Fana Mokoena's dilemma: Interstellar or revolution in South Africa?
Can you save the world, and still keep your day job? I remember Bob Geldof grumbling about that conundrum to me a decade ago in a dusty corner of Ethiopia.
Now South African actor Fana Mokoena is facing a similar dilemma.
If you've watched World War Z, you may remember him as the deputy UN secretary-general, plotting ways to eliminate zombies and save Brad Pitt.
He was also in Mandela: Long Walk to Freedom, Safe House and Hotel Rwanda.
But now he's had to put his Hollywood dreams on hold - and has just missed out on what might have been the biggest role of his career.
"I was supposed to be in Interstellar, with Christopher Nolan. I was going to play the scientist. I forget his name. We were in talks about me taking the role, and then this came up," said Mr Mokoena with a faraway look in his eyes.
The "this" he is referring to is a new job as an MP for South Africa's newest, brashest political party - the Economic Freedom Fighters (EFF).
"It's a huge sacrifice," Mr Mokoena said of the experience of watching the plum Interstellar role of the worm-hole astronaut Romilly - trapped in a spaceship for 23 years waiting for Matthew McConaughey and Anne Hathaway to get back from a nearby plant - slip through his fingers and go instead to British actor David Gyasi.
"I spoke to my agent and I said: 'Listen there's going to be a problem.' But [the EFF] is kind of important for me - it's history," he said resolutely.
We met in an office block near the centre of Johannesburg, where the EFF has just taken up residency, and where Mr Mokoena was filling in as acting spokesman for the party, and media handler for the its famously outspoken "Commander-in-Chief" Julius Malema.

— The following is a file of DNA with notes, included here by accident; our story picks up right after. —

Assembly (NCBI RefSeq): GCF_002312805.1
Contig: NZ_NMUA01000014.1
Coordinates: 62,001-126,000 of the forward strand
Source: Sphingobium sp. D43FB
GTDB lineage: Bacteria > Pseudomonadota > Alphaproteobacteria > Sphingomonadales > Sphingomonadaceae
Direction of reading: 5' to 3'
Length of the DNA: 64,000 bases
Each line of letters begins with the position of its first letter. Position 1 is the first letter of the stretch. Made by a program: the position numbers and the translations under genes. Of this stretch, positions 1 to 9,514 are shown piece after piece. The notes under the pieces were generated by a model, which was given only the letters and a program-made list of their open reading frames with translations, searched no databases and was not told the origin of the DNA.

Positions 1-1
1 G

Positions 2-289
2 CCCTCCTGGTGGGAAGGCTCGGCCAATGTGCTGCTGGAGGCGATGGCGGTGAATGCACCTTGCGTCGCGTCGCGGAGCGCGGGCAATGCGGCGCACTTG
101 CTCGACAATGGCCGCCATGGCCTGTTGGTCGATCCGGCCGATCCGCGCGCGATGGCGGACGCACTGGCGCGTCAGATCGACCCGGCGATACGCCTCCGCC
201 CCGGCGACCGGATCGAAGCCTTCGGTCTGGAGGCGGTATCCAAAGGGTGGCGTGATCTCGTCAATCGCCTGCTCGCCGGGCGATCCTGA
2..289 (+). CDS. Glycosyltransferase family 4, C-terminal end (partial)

Mr Mokoena told me it had been a "wrench" to leave the governing African National Congress to join the breakaway party, but: "I'd been very critical of the trends in the ANC - the corruption and that kind of nonsense. So I decided I couldn't be part of it."
Compensation has come in the form of a generous MP's salary, which Mr Mokoena said was less than he made as an actor.
"But it's all right. It's cool. The banks take you seriously because you're earning more regularly."
And there's the satisfaction of being part of a cause he believes in - as the EFF prepares to expand its controversial "land occupation" programme across the country.
"Land occupation is protest action - not land grabs. Not like Zimbabwe," said Mr Mokoena, with vigor.
"Land is a huge issue, not just in South Africa. Africans just don't own land and this is a huge problem. The African is still not in control of the means of production - mines and so forth - 60 or 70 years down the line. The geography of the economy hasn't changed. We need land.
"The funny thing is, that in South Africa white people are beginning to understand the message - that we need to share. Everybody needs to share. The fact that 70% of the land is sitting in the hands of 20% of the population, is not viable, not even economically," he continued.
Different kind of performance
"The support we seem to be getting from people is huge. Membership is growing. When we audited last year we had close to 500,000... We're also solidifying [party] structures," Mr Mokoena said.
In the meantime, he is trying to keep his acting skills honed with one or two small roles a year. He is off to Canada soon for two weeks with a theatre production.
As for performing in parliament - "I've made speeches but [acting experience] doesn't help at all. In fact it probably kills it. It's a different world."
Meanwhile, senior ANC officials have branded the EFF as a threat to democracy, and - in what Mr Mokoena suspects is a related development - the often-ANC-aligned national broadcaster, SABC, has stopped offering him acting jobs.
"I don't get any work from the SABC any more," he said, claiming an "insider" had told him he was being blacklisted because of his EFF connections.
But Fana Mokoena is still optimistic that Hollywood will come calling in the future.
"You know, I'm hoping there'll be more coming. I don't think I've died in the [film] industry. I'll go back, and rehash, and rebuild," he said.